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In Our NameThe Ethics of Democracy$
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Eric Beerbohm

Print publication date: 2012

Print ISBN-13: 9780691154619

Published to Princeton Scholarship Online: October 2017

DOI: 10.23943/princeton/9780691154619.001.0001

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The Division of Democratic Labor

The Division of Democratic Labor

Chapter:
(p.166) Chapter 7 The Division of Democratic Labor
Source:
In Our Name
Author(s):

Eric Beerbohm

Publisher:
Princeton University Press
DOI:10.23943/princeton/9780691154619.003.0008

This chapter proposes cost-saving cognitive strategies for citizens to exhibit their decision-making virtues economically. It shows how individual citizens can come to rely on credentialed experts to form and act upon empirical beliefs that bear upon their judgments of distributive justice. Before explaining how the horizontal division of democratic labor works, the chapter considers the structure of the agency problem of representative democracy as well as the intuition that complicity remains a moral hazard of democratic citizenship. It then presents a thought experiment that illustrates how demanding and disruptive our decision making would be in a plebiscitary democracy. It also discusses three principles that can help citizens reduce the decisional burdens of their office: the usability principle, the peer principle, and the triage principle. The chapter concludes by defending a companion principle whose aim is to give citizens guidance when they can offload their decision-making responsibilities.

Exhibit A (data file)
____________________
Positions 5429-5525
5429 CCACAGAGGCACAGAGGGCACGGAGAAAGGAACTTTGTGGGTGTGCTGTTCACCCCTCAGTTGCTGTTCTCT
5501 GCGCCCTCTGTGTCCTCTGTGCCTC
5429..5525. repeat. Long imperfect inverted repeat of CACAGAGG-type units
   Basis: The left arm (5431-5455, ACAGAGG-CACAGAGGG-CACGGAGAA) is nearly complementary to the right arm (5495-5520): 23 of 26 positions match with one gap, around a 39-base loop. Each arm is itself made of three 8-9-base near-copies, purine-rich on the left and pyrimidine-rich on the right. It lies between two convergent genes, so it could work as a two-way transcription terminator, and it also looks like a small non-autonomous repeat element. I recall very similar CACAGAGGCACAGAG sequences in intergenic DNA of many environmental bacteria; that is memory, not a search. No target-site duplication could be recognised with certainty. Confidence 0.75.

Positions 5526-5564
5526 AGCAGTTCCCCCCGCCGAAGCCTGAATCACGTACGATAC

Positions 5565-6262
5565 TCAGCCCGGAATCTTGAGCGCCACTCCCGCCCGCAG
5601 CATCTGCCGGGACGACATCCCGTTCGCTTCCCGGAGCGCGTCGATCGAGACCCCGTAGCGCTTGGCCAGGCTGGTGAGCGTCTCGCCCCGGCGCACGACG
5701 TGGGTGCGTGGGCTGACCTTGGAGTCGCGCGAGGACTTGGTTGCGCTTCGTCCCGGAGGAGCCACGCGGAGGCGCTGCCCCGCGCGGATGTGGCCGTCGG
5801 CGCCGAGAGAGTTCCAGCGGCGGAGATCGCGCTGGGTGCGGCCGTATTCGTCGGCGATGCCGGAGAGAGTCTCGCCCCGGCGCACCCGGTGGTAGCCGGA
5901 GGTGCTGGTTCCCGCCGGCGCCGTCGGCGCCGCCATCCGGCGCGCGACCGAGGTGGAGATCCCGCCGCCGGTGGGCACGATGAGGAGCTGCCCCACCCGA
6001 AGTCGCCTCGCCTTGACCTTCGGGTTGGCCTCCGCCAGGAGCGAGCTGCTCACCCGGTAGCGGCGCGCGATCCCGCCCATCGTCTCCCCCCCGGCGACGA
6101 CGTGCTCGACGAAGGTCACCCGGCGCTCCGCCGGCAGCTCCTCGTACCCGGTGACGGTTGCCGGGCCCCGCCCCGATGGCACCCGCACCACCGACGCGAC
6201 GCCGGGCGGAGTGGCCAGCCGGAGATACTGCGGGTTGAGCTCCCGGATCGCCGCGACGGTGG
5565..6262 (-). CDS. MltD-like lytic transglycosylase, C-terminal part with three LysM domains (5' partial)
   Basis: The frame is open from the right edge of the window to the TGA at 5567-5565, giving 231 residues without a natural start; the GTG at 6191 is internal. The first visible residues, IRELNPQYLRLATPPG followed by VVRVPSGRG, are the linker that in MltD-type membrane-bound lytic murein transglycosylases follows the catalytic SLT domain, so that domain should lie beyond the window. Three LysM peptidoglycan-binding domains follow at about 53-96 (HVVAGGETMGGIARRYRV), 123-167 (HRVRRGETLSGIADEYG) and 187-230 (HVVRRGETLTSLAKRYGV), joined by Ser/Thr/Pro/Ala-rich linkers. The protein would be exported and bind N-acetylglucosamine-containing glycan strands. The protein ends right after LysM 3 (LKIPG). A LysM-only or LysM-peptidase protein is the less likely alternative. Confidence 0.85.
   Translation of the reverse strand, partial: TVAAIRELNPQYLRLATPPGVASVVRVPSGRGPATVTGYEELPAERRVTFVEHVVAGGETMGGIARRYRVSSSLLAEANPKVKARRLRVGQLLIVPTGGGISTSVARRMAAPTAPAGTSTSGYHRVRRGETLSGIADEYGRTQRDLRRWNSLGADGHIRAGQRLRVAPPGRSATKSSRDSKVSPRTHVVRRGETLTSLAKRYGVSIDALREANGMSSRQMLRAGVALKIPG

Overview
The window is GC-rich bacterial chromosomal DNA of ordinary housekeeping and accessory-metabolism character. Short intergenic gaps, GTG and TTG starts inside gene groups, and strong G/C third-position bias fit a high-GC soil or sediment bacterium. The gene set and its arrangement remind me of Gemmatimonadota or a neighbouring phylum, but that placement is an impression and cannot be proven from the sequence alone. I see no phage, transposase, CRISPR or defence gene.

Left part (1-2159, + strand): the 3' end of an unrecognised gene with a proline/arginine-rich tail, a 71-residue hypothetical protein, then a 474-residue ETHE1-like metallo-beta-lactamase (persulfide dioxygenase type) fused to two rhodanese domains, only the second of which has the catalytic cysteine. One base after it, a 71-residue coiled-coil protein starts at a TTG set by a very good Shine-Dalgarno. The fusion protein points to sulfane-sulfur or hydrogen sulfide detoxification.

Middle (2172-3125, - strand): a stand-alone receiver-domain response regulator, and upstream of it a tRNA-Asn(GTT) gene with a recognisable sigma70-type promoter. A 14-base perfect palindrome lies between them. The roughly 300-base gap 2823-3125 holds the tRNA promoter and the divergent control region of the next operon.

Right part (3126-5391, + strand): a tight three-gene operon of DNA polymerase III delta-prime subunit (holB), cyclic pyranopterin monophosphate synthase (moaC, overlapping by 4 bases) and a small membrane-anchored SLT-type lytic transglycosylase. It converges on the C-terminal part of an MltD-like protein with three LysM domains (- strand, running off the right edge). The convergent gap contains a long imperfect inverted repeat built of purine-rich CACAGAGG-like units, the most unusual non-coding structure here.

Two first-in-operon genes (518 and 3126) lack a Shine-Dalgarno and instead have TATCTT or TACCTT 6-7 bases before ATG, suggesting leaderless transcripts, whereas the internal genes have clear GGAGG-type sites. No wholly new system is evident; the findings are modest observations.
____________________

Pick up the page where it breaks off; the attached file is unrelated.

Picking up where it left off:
Keywords:   citizens, distributive justice, democratic labor, agency, democracy, citizenship, decision making, usability principle, peer principle, triage principle

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